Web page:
Climate Change Behind Severe Weather, Economic Losses, EU Report Says

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By Stephen Gardner

Europe is increasingly seeing the effects of global warming in more frequent extreme weather, changing ecosystems and rising economic and health costs, according to a report the European Environment Agency published Jan. 25.

Global warming’s greatest effects are being felt in Europe’s Mediterranean regions, with more heat waves, droughts and forest fires, declining crop yields and higher heat-related premature mortality, the report said.

In addition, coastal areas and floodplains in western Europe are suffering more flooding, and Alpine regions are seeing shrinking glaciers, the upward migration of plants and animals, and reduced revenues from ski tourism because of decreasing snow cover and earlier melting of snow.

Economic costs from “climate-related extreme events” in the 28 European Union countries and non-EU states Iceland, Liechtenstein and Norway have amounted to 400 billion euros ($430 billion) since 1980, according to the report.

“European land temperatures in the decade 2006–2015 were around 1.5 °C [2.7 degrees Fahrenheit] warmer than the pre-;industrial level, and they are projected to continue increasing by more than the global average temperature increase,” said the report. “Europe has experienced several extreme summer heat waves since 2003, which have led to high mortality and economic impacts. Heat waves of a similar or larger magnitude are projected to occur as often as every two years in the second half of the 21st century under a high emissions scenario. The impacts will be particularly strong in southern Europe.”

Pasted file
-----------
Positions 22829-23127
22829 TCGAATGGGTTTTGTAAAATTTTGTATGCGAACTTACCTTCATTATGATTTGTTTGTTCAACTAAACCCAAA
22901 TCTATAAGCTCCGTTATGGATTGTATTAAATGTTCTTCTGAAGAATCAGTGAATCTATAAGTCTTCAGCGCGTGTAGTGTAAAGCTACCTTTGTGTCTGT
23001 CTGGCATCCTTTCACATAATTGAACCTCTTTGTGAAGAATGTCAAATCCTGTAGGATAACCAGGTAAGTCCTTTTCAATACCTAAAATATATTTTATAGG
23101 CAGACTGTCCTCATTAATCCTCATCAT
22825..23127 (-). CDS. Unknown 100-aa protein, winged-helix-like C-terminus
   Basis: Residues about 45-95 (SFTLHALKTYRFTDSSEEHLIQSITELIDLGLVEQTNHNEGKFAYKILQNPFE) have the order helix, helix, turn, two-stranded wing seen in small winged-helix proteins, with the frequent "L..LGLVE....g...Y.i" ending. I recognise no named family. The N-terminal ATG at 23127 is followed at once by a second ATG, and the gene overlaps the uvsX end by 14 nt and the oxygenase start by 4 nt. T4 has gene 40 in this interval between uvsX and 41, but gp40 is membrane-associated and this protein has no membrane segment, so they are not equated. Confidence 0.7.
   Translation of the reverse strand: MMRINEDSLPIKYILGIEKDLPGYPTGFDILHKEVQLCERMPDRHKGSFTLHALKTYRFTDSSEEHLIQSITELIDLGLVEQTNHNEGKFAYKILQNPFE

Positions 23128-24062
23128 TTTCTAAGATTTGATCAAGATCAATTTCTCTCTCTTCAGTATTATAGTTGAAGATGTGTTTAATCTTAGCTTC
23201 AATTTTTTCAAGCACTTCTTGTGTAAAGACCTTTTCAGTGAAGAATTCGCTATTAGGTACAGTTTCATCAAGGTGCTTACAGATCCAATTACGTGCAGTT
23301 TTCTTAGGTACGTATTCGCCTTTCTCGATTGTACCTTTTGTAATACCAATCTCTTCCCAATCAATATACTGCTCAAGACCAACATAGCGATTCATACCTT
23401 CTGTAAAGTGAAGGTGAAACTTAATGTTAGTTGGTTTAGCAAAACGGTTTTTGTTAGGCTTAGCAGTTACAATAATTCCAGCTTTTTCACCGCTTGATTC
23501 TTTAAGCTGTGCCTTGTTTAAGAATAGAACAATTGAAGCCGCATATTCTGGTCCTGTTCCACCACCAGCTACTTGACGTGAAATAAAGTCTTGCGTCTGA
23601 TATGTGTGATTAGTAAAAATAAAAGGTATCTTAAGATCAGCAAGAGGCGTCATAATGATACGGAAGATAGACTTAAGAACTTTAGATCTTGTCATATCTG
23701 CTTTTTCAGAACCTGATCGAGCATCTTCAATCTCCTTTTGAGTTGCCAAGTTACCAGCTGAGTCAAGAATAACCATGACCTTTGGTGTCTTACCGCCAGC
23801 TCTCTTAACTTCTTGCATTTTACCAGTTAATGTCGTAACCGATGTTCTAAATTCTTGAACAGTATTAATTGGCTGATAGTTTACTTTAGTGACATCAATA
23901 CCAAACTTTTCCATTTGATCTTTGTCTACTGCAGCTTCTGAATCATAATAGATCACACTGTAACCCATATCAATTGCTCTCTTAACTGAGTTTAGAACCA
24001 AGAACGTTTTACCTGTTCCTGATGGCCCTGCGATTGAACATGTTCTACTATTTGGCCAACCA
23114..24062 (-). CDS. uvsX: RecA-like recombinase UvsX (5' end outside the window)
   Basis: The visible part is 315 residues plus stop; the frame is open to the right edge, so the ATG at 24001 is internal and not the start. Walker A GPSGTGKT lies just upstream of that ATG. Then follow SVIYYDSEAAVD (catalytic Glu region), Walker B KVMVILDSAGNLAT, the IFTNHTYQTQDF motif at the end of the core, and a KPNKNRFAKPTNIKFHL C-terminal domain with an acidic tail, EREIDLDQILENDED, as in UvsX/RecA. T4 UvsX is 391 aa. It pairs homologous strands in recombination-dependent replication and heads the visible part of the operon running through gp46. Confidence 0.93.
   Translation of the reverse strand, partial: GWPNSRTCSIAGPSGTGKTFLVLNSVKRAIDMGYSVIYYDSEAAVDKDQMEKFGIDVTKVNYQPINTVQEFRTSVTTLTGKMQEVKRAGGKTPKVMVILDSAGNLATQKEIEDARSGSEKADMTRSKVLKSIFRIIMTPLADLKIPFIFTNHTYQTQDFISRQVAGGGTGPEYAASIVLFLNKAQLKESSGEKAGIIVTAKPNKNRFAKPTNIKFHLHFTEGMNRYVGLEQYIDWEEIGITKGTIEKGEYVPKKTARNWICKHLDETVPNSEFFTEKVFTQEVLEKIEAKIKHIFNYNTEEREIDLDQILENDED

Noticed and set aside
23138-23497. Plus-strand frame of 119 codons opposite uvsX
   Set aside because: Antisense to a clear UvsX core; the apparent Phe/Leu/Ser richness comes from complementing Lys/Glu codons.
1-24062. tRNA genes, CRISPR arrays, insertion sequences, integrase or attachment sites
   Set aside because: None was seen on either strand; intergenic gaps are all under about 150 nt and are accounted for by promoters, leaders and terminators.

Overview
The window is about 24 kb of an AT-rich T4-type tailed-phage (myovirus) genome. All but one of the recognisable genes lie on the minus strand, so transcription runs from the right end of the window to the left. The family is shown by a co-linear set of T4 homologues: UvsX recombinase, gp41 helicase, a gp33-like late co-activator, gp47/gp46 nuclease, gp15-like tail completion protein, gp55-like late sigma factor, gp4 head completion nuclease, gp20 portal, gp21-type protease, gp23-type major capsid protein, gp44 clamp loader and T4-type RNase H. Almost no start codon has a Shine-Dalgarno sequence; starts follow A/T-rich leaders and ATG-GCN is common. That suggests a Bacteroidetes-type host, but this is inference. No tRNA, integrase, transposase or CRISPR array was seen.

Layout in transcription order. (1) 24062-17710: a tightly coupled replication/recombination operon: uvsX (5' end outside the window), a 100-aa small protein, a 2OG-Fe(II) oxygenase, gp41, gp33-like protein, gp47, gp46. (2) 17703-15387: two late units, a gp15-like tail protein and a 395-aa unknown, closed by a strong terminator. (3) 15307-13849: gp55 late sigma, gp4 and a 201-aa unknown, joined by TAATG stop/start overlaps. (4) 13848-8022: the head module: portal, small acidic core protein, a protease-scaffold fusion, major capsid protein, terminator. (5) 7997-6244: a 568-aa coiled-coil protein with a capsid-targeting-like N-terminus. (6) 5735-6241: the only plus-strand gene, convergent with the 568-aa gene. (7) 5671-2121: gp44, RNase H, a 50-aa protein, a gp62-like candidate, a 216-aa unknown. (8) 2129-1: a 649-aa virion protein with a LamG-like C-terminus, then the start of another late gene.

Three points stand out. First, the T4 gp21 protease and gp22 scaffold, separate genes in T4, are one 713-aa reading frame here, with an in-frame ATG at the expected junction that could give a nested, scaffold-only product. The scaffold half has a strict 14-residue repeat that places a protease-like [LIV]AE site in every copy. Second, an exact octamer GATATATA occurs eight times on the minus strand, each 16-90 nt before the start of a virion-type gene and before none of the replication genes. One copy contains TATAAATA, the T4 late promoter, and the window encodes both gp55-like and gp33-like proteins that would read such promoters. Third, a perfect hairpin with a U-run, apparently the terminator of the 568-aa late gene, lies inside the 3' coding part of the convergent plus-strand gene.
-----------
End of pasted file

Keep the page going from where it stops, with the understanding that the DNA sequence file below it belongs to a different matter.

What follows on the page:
Adaptation Planning

The report showed the urgency of reducing greenhouse gas emissions and “ensuring that we have the right adaptation strategies and policies in place to reduce the risks from current and project climate extremes,” EEA Executive Director Hans Bruyninckx said.

The European Commission, the EU’s executive arm, published a climate adaptation strategy in 2013 that called on EU countries to prepare national adaptation plans, and said if national plans were not in place by 2017, or if the plans were insufficient, legislation could be proposed to make the drawing up of national strategies mandatory.

In 2013, the commission said 15 EU countries had national adaptation strategies, most of which were in preliminary form.

As of May 2016, this number had risen to 20, with Bulgaria, Croatia, Cyprus, Estonia, Greece, Latvia, Luxembourg and Slovenia still lacking a plan, according to the EEA report.

The commission is expected to publish an evaluation of its 2013 climate adaptation strategy, including possible legislative measures on planning for the impacts of climate change, during the second half of 2017.

The EEA report on the impacts of climate change in Europe is the fourth in a series of reports published every four years.

To contact the reporter on this story: Stephen Gardner in Brussels at

To contact the editor responsible for this story: Greg Henderson at

For More Information

The EEA report on climate change, impacts and vulnerability in Europe 2016 is available at

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